Urban Politics and the New Institutionalism
in Susan Clarke, Peter John and Karen Mossberger(eds), The Oxford Handbook of Urban Politics, Oxford University Press, 2012, pp. 51-70
27 Pages Posted: 2 Jun 2012
Date Written: August 1, 2009
When political science first emerged as a social scientific discipline in the early 1900s scholars tended to study the political world by carefully describing the legal and formal structures that defined the state. At mid-century, a revolution occurred as scholars began to argue that the narrow focus on institutions failed to explain important political outcomes like the rise of Nazism or the domination of elite preferences in policy making. The field as a whole came to embrace the tools of social psychology focusing on the behavior of individuals to understand political phenomena. But, over time, these explanations also came to be viewed as incomplete as Marxist and other structural explanations came to the fore. The rise of new institutionalism from the mid-1980s represented yet another field-wide turning point. Scholars turned toward analyzing the ways in which formal and informal institutions create and constrain individual behavior and the ways in which individuals affect the establishment and transformation of the structures themselves. Since this time the study of institutions has played a prominent role in political science research.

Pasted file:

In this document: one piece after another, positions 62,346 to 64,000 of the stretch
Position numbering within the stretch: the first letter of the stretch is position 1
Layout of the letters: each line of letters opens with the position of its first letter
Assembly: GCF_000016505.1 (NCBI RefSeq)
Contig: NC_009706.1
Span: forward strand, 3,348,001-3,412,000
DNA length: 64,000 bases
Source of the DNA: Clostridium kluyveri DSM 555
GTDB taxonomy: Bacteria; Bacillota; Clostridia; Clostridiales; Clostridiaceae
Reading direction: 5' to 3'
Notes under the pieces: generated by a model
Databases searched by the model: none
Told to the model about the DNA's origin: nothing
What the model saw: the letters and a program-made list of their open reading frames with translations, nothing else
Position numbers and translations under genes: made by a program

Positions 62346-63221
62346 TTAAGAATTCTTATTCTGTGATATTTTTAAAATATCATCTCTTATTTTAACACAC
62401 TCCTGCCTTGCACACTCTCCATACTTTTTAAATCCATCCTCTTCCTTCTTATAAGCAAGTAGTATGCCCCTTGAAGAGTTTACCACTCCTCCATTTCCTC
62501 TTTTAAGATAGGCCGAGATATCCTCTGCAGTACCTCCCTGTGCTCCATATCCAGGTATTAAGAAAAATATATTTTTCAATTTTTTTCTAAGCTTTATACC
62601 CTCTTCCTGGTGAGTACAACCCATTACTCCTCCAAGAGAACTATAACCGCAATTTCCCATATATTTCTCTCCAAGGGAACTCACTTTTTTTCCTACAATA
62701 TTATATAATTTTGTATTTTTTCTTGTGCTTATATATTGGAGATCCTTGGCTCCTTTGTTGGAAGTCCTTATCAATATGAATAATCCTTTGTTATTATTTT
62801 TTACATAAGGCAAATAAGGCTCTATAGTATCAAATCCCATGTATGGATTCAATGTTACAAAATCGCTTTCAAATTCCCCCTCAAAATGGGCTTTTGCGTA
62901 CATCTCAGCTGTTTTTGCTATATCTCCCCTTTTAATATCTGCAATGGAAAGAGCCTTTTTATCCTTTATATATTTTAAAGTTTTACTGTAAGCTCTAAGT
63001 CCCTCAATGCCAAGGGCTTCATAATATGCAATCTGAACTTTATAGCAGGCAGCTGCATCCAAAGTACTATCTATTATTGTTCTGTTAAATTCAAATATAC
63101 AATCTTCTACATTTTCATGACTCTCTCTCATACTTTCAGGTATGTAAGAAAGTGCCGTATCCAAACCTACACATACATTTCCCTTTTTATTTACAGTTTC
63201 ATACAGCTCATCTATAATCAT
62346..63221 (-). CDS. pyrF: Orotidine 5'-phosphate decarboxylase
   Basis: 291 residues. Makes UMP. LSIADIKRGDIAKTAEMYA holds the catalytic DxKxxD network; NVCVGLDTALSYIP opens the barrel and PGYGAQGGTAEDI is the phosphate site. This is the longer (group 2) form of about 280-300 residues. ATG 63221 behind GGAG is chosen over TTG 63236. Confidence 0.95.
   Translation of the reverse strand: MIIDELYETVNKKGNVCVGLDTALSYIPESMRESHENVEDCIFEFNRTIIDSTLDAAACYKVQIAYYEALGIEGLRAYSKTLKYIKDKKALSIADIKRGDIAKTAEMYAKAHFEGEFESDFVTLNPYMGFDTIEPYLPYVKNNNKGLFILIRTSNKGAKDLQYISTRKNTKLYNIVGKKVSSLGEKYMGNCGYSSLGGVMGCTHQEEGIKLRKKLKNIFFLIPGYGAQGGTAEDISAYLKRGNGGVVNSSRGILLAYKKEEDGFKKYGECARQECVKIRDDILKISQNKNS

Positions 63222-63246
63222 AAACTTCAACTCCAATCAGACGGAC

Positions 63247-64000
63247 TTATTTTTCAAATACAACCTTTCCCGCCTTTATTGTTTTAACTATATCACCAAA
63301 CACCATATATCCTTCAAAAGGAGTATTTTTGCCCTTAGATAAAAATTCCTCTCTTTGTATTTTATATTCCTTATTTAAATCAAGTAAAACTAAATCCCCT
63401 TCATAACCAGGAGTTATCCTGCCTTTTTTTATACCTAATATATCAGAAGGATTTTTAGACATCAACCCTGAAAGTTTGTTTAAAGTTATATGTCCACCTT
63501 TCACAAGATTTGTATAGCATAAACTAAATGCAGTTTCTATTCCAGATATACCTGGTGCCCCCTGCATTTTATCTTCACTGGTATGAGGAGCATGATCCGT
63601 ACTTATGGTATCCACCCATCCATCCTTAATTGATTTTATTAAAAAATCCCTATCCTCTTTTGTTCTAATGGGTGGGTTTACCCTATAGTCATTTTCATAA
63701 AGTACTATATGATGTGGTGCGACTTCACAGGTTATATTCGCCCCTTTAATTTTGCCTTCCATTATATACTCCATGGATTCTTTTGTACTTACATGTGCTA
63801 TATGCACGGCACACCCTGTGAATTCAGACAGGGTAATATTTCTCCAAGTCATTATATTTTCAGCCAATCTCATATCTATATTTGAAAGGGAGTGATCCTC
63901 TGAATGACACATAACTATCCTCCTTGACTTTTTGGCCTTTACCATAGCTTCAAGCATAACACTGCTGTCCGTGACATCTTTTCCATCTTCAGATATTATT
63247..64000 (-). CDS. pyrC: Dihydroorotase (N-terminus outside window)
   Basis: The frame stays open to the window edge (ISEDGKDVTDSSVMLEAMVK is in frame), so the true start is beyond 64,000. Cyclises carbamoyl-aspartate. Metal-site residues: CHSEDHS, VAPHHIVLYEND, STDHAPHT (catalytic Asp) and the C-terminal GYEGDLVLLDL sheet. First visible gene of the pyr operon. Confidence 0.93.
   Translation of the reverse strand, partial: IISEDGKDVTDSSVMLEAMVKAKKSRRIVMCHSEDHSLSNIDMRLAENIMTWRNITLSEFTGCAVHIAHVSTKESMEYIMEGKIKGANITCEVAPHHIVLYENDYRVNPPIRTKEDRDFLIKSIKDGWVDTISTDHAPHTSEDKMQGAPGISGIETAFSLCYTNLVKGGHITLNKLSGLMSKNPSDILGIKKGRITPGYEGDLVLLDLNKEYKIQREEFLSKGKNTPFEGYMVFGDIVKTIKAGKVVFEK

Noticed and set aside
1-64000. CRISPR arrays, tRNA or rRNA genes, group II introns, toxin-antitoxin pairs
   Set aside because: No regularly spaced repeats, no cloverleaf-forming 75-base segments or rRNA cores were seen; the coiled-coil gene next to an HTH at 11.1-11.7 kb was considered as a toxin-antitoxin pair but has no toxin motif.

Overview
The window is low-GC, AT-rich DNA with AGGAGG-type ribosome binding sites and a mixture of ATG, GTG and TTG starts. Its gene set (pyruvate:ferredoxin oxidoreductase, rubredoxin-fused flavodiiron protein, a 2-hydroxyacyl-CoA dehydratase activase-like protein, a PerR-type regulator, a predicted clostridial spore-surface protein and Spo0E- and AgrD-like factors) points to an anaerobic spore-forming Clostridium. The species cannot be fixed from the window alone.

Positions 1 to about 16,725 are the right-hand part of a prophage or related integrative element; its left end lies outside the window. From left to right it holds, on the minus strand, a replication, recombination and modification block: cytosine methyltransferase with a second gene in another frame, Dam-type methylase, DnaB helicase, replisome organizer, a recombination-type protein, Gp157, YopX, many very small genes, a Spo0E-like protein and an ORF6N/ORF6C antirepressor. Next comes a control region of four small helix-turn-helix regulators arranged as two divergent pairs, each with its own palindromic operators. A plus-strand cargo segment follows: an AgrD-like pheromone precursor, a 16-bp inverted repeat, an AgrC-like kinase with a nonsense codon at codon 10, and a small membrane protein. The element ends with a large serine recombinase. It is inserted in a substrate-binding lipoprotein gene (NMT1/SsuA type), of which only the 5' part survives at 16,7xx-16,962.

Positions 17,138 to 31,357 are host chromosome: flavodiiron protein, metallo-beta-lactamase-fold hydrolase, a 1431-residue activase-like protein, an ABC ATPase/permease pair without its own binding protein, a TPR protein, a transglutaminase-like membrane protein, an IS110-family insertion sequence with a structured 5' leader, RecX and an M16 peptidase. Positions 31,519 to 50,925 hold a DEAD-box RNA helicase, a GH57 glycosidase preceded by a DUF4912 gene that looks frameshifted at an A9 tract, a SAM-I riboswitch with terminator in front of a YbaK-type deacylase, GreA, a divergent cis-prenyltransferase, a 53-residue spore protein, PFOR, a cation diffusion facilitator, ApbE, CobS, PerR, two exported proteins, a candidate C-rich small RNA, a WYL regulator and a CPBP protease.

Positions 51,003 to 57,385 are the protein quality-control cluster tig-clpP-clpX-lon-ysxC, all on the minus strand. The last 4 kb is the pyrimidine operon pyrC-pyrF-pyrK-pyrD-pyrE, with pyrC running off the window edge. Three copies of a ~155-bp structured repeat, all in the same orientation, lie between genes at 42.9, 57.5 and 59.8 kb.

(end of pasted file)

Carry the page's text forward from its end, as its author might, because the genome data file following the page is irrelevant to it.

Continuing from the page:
This chapter explores the development and applications of neo-institutionalist thought in urban politics, evaluating the strengths and weaknesses of different approaches and identifying gaps in the field for further research. It demonstrates how institutional theories have, in various guises, come to dominate urban political research. The chapter suggests that institutionalism has a bright future in urban politics, although there are potent criticisms and lacunae, which the next generation of studies will need to address. The chapter proceeds by first outlining the distinction between ‘old’ and ‘new’ institutionalisms and then it explores the dominant neo-institutional approaches in the urban field, rational choice, sociological and historical institutionalisms. It subsequently looks at ways in which new institutionalist theory has been applied in practice, before discussing controversies and limitations and suggesting directions for future research. In conclusion, we argue that there is tremendous opportunity for growth in the field of urban institutionalism.
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